Fantasizing About a Revitalized Wrigley Field

Fantasizing About a Revitalized Wrigley Field

This morning, Bruce Levine had two guests on his radio show talking about the ongoing Cubs-rooftops shenanigans.  One of the possibilities that appears to have surfaced is that the Cubs may buy out the rooftops, and it almost sounds like the only hitch is the price tag.  In the event that the Cubs CAN buy out various rooftop clubs and build out their ballpark (since it's an expansion, not a renovation, mind you), this lends itself to many wonderful possibilities.  I fantasize a LOT, from my insane idea to just build a new Wrigley Field on an island in Lake Michigan to the various ideas that have worked for other ballparks.

One of the ideas that I had was similar to the proposed patio over Sheffield Avenue.  The most recent renderings make it look like an eyesore, but done right, this might not be too bad.  There would be room underneath to do street fares and still allow buses and emergency vehicles to go through, similar to the elevated "El" tracks around the Loop.  If the Cubs can possibly buy out a few (or all) of the rooftops on Sheffield, they may be able to build a contiguous platform across the street to connect directly to the rooftop buildings.  The rooftops could also have amenities etc. inside for patrons and fans.  An additional benefit is that the Cubs could connect the Addison Red Line station through a rooftop building and have it lead directly into the ballpark through a new "patio" gate in order to alleviate traffic through that station (if you are a frequent CTA user, you know what I'm talking about).

Notice the terraces and other walkways past the Crawford boxes in LF and left-center. I think the rooftops could be converted to something similar.

Notice the terraces and other walkways past the Crawford boxes in LF and left-center. I think the rooftops could be converted to something similar.

The other thing I thought about was an extension of the first idea, where the rooftops and their seats would be incorporated into the park environment like at Petco Park (San Diego Padres) and Minute Maid Park (Houston Astros).  In this sense, the Cubs could retain their unique rooftops while controlling the tickets therein.  They could convert them into luxury suites or rooftop boxes since most fans say they don't really watch games from the rooftops anyway (something about drinking and partying).  I've attached a couple of pictures below to illustrate what I'm talking about.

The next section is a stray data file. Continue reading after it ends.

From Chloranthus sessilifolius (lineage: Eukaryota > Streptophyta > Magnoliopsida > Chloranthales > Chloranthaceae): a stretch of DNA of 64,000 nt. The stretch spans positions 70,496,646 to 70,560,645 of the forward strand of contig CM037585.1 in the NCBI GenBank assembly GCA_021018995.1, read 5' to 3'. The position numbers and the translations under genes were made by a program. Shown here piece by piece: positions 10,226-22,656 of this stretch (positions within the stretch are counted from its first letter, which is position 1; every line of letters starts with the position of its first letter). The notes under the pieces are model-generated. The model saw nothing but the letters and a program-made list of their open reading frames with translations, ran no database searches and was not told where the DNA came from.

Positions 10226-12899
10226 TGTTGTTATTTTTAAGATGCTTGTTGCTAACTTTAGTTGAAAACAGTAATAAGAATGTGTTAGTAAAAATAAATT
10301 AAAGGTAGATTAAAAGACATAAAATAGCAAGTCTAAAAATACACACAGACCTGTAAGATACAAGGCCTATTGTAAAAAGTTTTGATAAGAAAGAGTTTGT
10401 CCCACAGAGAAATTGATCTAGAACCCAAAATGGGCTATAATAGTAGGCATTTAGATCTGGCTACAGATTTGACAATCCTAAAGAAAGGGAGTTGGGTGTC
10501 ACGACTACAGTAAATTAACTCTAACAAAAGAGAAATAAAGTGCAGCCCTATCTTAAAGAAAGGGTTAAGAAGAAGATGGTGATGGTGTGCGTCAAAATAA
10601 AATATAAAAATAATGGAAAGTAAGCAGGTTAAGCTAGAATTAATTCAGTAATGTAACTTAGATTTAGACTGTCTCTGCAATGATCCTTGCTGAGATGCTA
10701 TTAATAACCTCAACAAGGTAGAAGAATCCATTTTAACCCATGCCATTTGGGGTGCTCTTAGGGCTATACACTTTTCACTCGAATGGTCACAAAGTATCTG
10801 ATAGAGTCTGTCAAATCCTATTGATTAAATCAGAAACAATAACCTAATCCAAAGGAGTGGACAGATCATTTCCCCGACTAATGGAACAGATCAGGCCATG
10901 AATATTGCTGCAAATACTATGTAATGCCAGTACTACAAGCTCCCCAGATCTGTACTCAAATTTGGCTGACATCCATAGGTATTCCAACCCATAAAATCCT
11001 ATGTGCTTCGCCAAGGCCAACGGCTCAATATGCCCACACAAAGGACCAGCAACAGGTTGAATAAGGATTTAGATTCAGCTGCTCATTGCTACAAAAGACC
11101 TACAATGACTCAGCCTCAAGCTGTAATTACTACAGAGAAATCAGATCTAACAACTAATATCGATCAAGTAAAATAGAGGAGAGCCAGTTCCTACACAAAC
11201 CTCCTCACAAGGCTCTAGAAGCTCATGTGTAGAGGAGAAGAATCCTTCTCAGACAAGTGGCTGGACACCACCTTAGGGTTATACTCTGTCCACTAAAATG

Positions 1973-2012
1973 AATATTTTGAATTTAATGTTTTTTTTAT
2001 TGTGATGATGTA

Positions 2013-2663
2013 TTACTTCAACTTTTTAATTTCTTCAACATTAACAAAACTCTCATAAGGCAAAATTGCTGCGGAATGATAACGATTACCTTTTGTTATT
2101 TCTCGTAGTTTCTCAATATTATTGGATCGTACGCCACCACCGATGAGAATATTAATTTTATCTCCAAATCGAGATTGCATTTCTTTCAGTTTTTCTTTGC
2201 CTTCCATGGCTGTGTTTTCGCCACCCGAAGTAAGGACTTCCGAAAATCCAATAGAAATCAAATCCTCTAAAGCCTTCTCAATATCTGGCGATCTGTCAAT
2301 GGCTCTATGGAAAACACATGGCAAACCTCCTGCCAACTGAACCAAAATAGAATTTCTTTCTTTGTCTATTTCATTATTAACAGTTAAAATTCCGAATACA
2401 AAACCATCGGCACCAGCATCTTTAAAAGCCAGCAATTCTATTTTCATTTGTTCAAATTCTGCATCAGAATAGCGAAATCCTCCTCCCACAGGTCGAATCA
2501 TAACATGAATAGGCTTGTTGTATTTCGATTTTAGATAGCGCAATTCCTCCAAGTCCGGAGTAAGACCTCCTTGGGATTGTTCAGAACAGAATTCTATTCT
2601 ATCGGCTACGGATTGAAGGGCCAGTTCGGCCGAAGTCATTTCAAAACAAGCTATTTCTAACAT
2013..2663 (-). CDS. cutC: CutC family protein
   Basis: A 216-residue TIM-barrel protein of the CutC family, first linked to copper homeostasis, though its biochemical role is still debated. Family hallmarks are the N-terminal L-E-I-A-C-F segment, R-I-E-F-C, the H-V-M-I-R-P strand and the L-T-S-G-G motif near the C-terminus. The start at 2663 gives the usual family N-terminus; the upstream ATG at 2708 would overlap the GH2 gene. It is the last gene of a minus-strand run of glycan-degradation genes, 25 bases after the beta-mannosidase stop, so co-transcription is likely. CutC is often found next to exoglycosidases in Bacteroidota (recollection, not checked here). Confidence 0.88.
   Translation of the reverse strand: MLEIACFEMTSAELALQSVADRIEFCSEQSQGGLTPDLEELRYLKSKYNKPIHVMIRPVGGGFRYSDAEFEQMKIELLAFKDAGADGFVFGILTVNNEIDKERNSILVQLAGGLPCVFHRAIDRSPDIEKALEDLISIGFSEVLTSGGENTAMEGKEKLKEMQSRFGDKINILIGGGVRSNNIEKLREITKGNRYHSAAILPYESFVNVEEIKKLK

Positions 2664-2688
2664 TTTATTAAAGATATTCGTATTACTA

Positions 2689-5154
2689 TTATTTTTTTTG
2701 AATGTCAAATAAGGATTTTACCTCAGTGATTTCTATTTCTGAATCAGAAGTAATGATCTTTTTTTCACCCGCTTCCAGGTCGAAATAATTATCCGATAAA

Check out the Western Metal Supply building in deep left field.  Incorporating the rooftops directly into the ballpark experience would be similar to this.

Check out the Western Metal Supply building in deep left field. Incorporating the rooftops directly into the ballpark experience would be similar to this.

 

I realize that these changes would take some getting used to, and nobody should take my word for gospel right now because there's no guarantee that the rooftops would even accept a buyout of any price; this is just an idea we're speculating about based off a brief radio interview.  There are some rumblings out there that the buyout scenario could be real, as you can see from the tweet below from friend of the blog Tom Loxas:

 

 

If in fact the Cubs are successful in their bid to "expand" the stadium (and we're cautiously optimistic that this will be the case), having almost full control of the areas surrounding Wrigley Field could be very beneficial to the overall Wrigley experience.  Here's hoping!

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Comments

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  • fb_avatar

    If roof top owne3rs have a legitimate contract, OK, if not, to h*ll with them.

  • fb_avatar
    In reply to Mike Duffy:

    oops owners

  • It looks like the only legitimate way the Cubs could extend the park over Sheffield is to buy out the adjoining property owners, and (as in the case of Seminary Ave.) also buy out the city's rights. Otherwise, as you say, it would be like the L, violating, in addition to any contract, the adjoining owners' right to an easement of light and air.

    However, a buyout would make Wrigley like Baltimore and San Diego with the illusion of real city buildings as part of the ballpark. As you note, the only purpose would be luxury bar suites.

  • In reply to jack:

    It's not really an illusion, but I see what you mean. The buildings were already there, they could just be repurposed for ballpark activities just like the rooftop owners have already done, but much more integrated.

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